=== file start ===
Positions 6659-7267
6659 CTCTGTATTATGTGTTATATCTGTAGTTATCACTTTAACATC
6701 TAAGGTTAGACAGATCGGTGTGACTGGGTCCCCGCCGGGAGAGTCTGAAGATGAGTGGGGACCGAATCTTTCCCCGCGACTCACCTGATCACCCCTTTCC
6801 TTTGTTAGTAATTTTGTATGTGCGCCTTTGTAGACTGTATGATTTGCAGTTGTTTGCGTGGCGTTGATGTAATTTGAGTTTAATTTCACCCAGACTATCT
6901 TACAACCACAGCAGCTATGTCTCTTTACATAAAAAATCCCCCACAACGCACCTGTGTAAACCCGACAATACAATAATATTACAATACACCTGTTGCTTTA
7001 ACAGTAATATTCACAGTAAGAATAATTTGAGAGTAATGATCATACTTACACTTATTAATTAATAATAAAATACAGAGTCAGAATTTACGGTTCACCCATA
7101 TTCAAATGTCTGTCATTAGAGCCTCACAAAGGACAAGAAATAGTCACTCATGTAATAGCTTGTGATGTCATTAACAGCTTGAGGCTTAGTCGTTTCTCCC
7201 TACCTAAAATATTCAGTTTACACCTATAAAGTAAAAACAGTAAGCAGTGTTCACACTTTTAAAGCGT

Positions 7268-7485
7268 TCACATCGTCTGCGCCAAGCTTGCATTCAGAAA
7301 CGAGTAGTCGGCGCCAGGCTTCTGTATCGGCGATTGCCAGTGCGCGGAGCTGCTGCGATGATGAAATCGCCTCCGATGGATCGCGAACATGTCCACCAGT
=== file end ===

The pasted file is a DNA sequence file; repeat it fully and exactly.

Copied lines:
Positions 6659-7267
6659 CTCTGTATTATGTGTTATATCTGTAGTTATCACTTTAACATC
6701 TAAGGTTAGACAGATCGGTGTGACTGGGTCCCCGCCGGGAGAGTCTGAAGATGAGTGGGGACCGAATCTTTCCCCGCGACTCACCTGATCACCCCTTTCC
6801 TTTGTTAGTAATTTTGTATGTGCGCCTTTGTAGACTGTATGATTTGCAGTTGTTTGCGTGGCGTTGATGTAATTTGAGTTTAATTTCACCCAGACTATCT
6901 TACAACCACAGCAGCTATGTCTCTTTACATAAAAAATCCCCCACAACGCACCTGTGTAAACCCGACAATACAATAATATTACAATACACCTGTTGCTTTA
7001 ACAGTAATATTCACAGTAAGAATAATTTGAGAGTAATGATCATACTTACACTTATTAATTAATAATAAAATACAGAGTCAGAATTTACGGTTCACCCATA
7101 TTCAAATGTCTGTCATTAGAGCCTCACAAAGGACAAGAAATAGTCACTCATGTAATAGCTTGTGATGTCATTAACAGCTTGAGGCTTAGTCGTTTCTCCC
7201 TACCTAAAATATTCAGTTTACACCTATAAAGTAAAAACAGTAAGCAGTGTTCACACTTTTAAAGCGT

Positions 7268-7485
7268 TCACATCGTCTGCGCCAAGCTTGCATTCAGAAA
7301 CGAGTAGTCGGCGCCAGGCTTCTGTATCGGCGATTGCCAGTGCGCGGAGCTGCTGCGATGATGAAATCGCCTCCGATGGATCGCGAACATGTCCACCAGT